Caught it in the Nick of time

Breast cancer survivor Nick's Men's Health Week message

SAFE NOT SORRY: A trip to the doctor following his discovery of a suspicious lump may well have saved Nick Szkutenko's (pictured with wife Debbie) life.

SAFE NOT SORRY: A trip to the doctor following his discovery of a suspicious lump may well have saved Nick Szkutenko's (pictured with wife Debbie) life.


Nick Szkutenko was reluctant to talk about his breast cancer diagnosis at first.


It's safe to say Nick Szkutenko was shocked when he learned he had breast cancer.

The 64-year-old resident of Hamilton in Brisbane didn't know anything about male breast cancer prior to his diagnosis in April last year.

Over a year later, as the nation marks Men's Health Week, Nick has a simple message to share with other men - be proactive when it comes to your health.

Nick's story

Nick was in Victoria on a business trip when he woke up one morning and noticed a lump on his right breast, a bit to the right of the nipple.

"It was about the size of a 5 cent coin, hard and a bit tender."

Nick assumed it was a minor injury from walking into a branch while cutting grass a few weeks earlier, but luckily for him, he decided it was best to be prudent.

"I thought I'd better check it out so when I got back to Queensland, I went to the doctor and fortunately, the doctor pushed for it to be investigated.

Nick remained convinced the lump was just a result of his brush with the bush. He and wife Debbie were saying their goodbyes at a friend's 50th birthday party when he received the call from his doctor, informing him he had cancer.

He was rocked by the revelation. Fortunately, the doctor told him she thought they had caught it early.

"I was in shock for about an hour and a half, thinking of the consequences. Your life flashes in front of you.

"Since then, there have been some dark moments, particularly a couple of weeks after that, with the realisation of what it meant.

"Then I thought, 'Okay, now I've got to deal with it. Let's get on with it'."

He had surgery just over a week later. Some cancer cells were detected in his first lymph node, but not enough to cause major alarm bells.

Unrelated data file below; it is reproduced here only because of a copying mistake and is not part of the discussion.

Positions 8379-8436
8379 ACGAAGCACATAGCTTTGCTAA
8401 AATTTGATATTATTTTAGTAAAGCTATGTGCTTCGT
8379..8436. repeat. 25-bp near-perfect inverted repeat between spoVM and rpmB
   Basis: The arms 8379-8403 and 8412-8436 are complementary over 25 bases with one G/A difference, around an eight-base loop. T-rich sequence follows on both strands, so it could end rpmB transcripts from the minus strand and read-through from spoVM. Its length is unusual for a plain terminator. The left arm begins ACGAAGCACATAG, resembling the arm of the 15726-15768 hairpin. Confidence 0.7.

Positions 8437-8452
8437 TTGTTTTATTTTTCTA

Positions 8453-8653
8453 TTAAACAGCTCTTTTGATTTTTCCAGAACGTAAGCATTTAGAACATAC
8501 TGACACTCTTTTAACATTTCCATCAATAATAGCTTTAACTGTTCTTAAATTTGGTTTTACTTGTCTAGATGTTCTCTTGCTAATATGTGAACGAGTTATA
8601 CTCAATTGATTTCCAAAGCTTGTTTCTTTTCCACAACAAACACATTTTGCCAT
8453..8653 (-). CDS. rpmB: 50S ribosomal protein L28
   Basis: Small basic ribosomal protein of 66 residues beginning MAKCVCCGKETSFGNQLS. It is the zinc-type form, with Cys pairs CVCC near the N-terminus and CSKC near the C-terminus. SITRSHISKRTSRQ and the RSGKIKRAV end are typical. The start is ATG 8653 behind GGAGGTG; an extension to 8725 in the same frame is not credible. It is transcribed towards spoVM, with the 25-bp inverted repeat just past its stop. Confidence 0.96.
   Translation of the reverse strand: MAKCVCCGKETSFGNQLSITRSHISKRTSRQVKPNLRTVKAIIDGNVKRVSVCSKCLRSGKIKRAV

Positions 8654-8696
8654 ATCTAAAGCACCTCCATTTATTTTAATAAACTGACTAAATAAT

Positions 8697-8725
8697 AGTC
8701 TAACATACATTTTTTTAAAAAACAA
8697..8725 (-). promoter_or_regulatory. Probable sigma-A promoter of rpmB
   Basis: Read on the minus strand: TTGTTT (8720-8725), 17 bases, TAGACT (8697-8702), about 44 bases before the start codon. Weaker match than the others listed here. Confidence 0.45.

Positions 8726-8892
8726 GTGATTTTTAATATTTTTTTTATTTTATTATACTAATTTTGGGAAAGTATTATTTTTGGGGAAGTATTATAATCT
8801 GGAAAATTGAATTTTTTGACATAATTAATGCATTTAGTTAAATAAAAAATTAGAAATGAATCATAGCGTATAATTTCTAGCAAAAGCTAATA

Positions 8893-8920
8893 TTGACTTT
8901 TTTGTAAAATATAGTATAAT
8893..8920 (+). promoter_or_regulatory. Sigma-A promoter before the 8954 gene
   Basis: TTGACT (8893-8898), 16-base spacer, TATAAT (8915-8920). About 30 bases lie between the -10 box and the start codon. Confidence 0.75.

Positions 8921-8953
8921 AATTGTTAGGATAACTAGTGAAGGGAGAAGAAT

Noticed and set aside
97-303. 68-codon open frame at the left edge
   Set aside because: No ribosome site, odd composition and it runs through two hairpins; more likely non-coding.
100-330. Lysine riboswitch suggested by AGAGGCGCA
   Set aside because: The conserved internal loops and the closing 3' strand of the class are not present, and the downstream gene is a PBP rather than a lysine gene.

While the full tumour was removed, specialists recommended a course of chemotherapy - he underwent six sessions over a three-week period, starting in June.

Nick said he was initially ashamed by his diagnosis and shied away from telling people he had breast cancer.

"I said I've got a lump in my chest that has to be operated on. I didn't really want to publicise the fact I had breast cancer. It's really seen as a woman's disease."

But it didn't take long for him to get over his embarrassment and to realise the importance of being open about his experience to create awareness.

"Breast Cancer is not a female disease. Cancer is not discriminatory, it doesn't care what sex you are. If you get cancer, you get cancer."

Nick shares his full story on national men's health network Healthy Male's website.

Stoic or stubborn?

Research published in The Australian Journal of Public Health shows Nick is far from alone in being reluctant to talk about his problem.

The study surveyed 461 cisgender men, ranging in age from 18-93 and also saw researchers conducting seven focus groups around the country. LGBTQI men were also surveyed, but their data was separated to be used in a different study.

A number of older respondents admitted to reluctance to talk about health problems which were regarded as "women's type problems" with people who were not their GP.

The study also found many older men who were now seeing their GPs regularly had previously adopted a "she'll be right attitude" and had considered the need to visit doctors more regularly a "blow to the ego".

The study - which was broken up into four age groups, also revealed a widespread reluctance to consult doctors about "private" health concerns.

The 18-30, 31-50 and 51-65-year age groups were all more likely to search for information about private concerns online than to see a GP.

While 65 plus year-olds were the least likely to search for information about private concerns online (46 per cent of respondents), only 57 per cent reported talking about their concerns with a GP.

Healthy environments for men

Taking place from June 13-19 and hosted by Western Sydney University's Centre for Male Health, Men's Health Week will see thousands of community members hosting and attending events.

The theme of this year's event is Building Healthy Environments for Men and Boys.

Centre for Male Health director Emma George said the week aimed to encourage important discussion around men's health and supportive environments.

"Men's Health Week focuses not just on physical health, but critically men's mental health and emotional wellbeing," Associate Professor George said.

"This year's theme will shine a light on the importance of creating physically, mentally and emotionally healthy environments in the home, workplace and social settings."

For more information on Men's Health Week click here.